The Psoas is not the muscle of your F@#$%ING soul
For years now I have seen different articles, books and advertisements stating that the psoas is the muscle of your soul. Claims are being made that the psoas is the source of all back and hip pain and releasing it will cure your disc issue and heal your sciatica. To some of these writers, it is also the main storehouse for your emotional issues and since it is where your fear, anxiety and depression reside, all you have to do is lengthen your psoas and distress will magically disappear from the depths of your being. If you are having trouble with your spouse, it’s because you have a tight psoas. If you’re not making enough money, just stretch your psoas and your back account will grow. And if you have gout, just stretch your psoas and you will be healed!
Do not get me wrong. This article is not discrediting the importance of this muscle. It is, however, saying the psoas is not the gateway to your soul and the answer to all your problems.
The psoas runs from the T12-L5 transverse processes (the sides of your spine) and inserts onto a small boney protuberance on the femur called the lesser trochanter. First and foremost, due to all its attachments, it is a spinal stabilizer. Should it become weak, other muscles around the spine have to grip to stabilize. For some of them, this is their job, and for others, they are simply just picking up the slack. This is the definition of what we call compensation.
Its second action is that of being a strong hip flexor. It is involved in walking, running, propulsion, lifting your leg in the air and being able to get your knee to your chest.
For someone who has tight hamstrings and stretches them all the time with only marginal results, the psoas may be part of the answer. But, it may not be what you think.
Despite what I have read on many occasions about the psoas being tight, it is actually quite prone to weakness and inhibition. If you want to check for yourself, lie on your back and hold your leg in the air (If you cannot bring your leg near 90°, keep the knee slightly bent and bring it as high as you can). Ideally, you should be able to hold it up there for a minute or longer without strain. If you find that this very difficult, there is chance you don’t need to stretch your psoas, you need to strengthen it. And since the psoas and the hamstrings do opposing actions (the psoas flexes the hip and hamstrings extend it), why would your hamstrings ever want to release if the psoas is not going to do its job in relation to them.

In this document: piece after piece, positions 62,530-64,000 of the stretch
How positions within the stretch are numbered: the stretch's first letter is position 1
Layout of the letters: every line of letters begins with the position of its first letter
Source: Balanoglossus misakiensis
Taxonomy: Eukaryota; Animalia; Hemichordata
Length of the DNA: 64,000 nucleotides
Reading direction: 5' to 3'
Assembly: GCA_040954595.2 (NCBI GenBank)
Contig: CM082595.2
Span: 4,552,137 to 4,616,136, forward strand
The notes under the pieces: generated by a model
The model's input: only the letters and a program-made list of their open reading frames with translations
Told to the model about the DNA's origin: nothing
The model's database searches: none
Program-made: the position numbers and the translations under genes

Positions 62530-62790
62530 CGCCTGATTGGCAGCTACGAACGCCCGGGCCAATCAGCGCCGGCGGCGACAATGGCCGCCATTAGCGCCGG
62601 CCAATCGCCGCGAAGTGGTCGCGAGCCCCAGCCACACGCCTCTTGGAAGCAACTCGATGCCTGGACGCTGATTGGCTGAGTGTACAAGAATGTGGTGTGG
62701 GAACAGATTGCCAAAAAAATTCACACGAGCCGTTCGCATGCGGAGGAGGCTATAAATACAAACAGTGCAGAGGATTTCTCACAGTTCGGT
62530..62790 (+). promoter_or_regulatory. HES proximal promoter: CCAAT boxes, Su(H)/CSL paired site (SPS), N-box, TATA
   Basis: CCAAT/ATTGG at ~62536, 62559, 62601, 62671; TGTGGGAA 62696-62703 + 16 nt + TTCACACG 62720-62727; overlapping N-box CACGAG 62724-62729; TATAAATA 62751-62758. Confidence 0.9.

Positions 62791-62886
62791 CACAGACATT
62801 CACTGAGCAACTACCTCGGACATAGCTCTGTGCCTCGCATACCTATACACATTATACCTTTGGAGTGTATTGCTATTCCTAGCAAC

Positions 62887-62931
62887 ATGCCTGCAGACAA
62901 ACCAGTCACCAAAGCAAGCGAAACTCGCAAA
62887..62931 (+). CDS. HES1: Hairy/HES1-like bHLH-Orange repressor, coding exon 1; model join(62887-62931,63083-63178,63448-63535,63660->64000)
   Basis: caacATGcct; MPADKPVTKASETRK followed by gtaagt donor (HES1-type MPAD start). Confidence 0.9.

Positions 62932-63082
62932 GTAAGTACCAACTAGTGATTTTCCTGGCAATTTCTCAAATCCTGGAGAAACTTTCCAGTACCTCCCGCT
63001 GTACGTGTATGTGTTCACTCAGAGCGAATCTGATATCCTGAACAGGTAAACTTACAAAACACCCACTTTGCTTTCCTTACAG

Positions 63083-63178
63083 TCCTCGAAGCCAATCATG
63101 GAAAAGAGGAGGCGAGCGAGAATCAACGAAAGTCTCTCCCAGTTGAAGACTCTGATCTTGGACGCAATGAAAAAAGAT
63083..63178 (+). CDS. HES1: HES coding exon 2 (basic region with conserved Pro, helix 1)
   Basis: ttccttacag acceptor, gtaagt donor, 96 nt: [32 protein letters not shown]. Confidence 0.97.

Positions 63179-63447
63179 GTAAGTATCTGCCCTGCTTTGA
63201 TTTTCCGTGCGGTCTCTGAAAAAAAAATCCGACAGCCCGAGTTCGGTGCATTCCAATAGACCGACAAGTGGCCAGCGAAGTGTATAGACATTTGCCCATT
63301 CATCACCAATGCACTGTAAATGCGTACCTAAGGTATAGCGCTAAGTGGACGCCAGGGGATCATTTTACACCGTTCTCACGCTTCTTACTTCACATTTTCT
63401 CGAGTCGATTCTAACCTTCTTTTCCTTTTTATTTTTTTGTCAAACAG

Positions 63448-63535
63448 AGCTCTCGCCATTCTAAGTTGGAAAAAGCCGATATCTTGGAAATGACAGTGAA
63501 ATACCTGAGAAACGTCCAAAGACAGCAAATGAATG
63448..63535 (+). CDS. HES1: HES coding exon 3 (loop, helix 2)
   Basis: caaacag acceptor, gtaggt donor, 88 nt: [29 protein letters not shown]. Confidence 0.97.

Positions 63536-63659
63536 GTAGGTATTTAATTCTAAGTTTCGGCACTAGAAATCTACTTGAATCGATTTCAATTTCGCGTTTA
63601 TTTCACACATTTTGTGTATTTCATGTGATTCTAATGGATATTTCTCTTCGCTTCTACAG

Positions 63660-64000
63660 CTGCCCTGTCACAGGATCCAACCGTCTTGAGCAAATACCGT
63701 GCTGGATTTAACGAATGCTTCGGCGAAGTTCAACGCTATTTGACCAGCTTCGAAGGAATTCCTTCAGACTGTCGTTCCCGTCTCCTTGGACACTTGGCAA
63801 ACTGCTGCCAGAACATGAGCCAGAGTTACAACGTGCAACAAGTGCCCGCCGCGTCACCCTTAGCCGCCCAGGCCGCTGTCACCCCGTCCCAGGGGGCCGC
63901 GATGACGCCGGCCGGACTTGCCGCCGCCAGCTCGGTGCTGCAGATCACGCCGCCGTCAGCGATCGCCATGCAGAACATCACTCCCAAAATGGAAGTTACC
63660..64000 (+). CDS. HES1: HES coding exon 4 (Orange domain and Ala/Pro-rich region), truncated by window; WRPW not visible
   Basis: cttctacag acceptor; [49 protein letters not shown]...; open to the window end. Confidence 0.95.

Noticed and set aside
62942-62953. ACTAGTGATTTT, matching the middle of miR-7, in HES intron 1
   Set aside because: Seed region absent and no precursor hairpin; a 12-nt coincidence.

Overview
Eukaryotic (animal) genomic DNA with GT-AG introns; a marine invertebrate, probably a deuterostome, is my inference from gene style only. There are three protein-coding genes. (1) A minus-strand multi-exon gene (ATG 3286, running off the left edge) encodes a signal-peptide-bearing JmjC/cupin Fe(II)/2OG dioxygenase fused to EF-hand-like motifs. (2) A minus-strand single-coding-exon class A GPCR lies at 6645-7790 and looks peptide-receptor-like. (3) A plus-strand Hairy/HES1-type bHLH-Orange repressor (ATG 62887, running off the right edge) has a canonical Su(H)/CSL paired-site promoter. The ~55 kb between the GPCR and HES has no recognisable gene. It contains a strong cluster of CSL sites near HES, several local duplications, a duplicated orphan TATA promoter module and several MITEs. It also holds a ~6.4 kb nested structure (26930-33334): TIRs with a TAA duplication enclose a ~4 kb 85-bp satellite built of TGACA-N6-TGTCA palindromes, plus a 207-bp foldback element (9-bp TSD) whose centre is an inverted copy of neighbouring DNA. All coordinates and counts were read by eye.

Studies have shown that after a muscle is stretched, it becomes neurologically less active for a short period of time. If you have back pain and part of the cause is a weak psoas, do you really think that stretching it will make it better? The evidence strongly suggests otherwise.
The psoas, just like any other muscle in the body, can become neurologically underactive for a variety of reasons. One of these reasons can be an overly tight Quadratus Lumborum, a back muscle that also has attachments on the transverse processes of the spine. When the QL becomes excessively hypertonic, it has a tendency to shut the psoas down and create a dysfunctional relationship between the two muscles. Correcting this can be a vital part of healing your back pain.
Our minds and our bodies are connected. There are very few people out there that will refute that. When we are able bring intelligence and life force to an area that the consciousness previously did not penetrate, we increase the quality of our lives, both in terms of mobility and mental health. To state, however, that one muscle, particularly the psoas, is the kingpin of our emotional distress and physical suffering is simply not true. And then to say that stretching it is eternally the path to making it healthy and functional is simply uneducated.
The body is complex and demands that we pay attention to it. If you are confused about what you need, get yourself assessed by a professional. Find someone good that you resonate with and they will be able to put you on the path of healing.
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